(double)(D3DObj.mResolutionPair[i + 2])
                       / D3DObj.mResolutionPair[i + 3];
            };
     
            D3DObj.mComboResData.push_back(resData);
     
            std::wstring resolution = std::to_wstring(resData.w)
                           + L" x " + std::to_wstring(resData.h);
     
            HWND hwnd = GetDlgItem(hDlg, IDC_COMBO1);
            WPARAM nI = (WPARAM)SendMessage(hwnd, CB_ADDSTRING, 0,
                                    (LPARAM)resolution.c_str());
            SendMessage(hwnd, CB_SETITEMDATA, (WPARAM)nI,
                (LPARAM)&D3DObj.mComboResData.back());
        }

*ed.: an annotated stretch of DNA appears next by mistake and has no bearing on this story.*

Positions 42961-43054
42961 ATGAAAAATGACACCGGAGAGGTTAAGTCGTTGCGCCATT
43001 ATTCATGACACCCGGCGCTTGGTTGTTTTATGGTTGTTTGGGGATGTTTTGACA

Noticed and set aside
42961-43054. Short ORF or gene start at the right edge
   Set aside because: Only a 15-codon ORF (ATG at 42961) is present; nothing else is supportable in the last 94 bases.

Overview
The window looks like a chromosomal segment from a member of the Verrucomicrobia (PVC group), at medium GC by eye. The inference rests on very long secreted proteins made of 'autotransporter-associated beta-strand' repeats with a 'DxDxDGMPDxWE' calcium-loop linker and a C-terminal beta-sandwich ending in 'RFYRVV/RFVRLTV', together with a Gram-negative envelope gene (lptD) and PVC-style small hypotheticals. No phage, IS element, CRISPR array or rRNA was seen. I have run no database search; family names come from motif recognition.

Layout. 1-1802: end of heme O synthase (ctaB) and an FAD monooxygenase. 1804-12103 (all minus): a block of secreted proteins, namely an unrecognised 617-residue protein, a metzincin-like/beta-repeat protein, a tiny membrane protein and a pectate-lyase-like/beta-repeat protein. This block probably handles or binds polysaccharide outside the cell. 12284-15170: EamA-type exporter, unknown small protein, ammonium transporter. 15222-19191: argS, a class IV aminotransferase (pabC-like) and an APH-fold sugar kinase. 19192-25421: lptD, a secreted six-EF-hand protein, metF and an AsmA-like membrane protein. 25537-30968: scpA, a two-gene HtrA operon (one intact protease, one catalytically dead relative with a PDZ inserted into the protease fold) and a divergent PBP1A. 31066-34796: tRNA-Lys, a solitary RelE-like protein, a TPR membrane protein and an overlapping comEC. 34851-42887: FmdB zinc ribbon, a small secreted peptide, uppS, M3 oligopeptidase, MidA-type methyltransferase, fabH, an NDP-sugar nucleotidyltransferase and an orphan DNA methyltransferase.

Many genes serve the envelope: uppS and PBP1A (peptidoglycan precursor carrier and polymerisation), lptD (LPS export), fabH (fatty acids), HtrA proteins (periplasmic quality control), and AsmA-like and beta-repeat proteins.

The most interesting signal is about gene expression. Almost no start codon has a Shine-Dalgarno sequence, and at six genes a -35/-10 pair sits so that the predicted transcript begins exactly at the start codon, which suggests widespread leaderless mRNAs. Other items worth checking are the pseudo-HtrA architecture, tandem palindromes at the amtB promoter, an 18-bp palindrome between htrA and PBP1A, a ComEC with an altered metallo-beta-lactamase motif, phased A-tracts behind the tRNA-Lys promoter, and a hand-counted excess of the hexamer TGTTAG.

}
    Last edited by john.c; 12-03-2023 at 05:01 PM. Reason: found solution
    A little inaccuracy saves tons of explanation. - H.H. Munro

  3. #18
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    Ok John I'll give that a try thanks!
    Last edited by shrink_tubing; 12-03-2023 at 05:14 PM.

  4. #19
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    Did you read the edit to my last post? Yeah, no upload needed.
    A little inaccuracy saves tons of explanation. - H.H. Munro

  5. #20
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    Sadly that wasn't successful John but I don't know why. Anyways I'm happy enough we got that close!! Cheers

    Is there anyway I can send you a case of beer for your help? Thanks

  6. #21
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    Just saying it's "not successful" is not very useful.
    Remember that I can't test it since Windows makes me physically ill.
    Does it even compile?
    I changed a couple other things that I though would simplify it.
    Maybe I made a mistake there.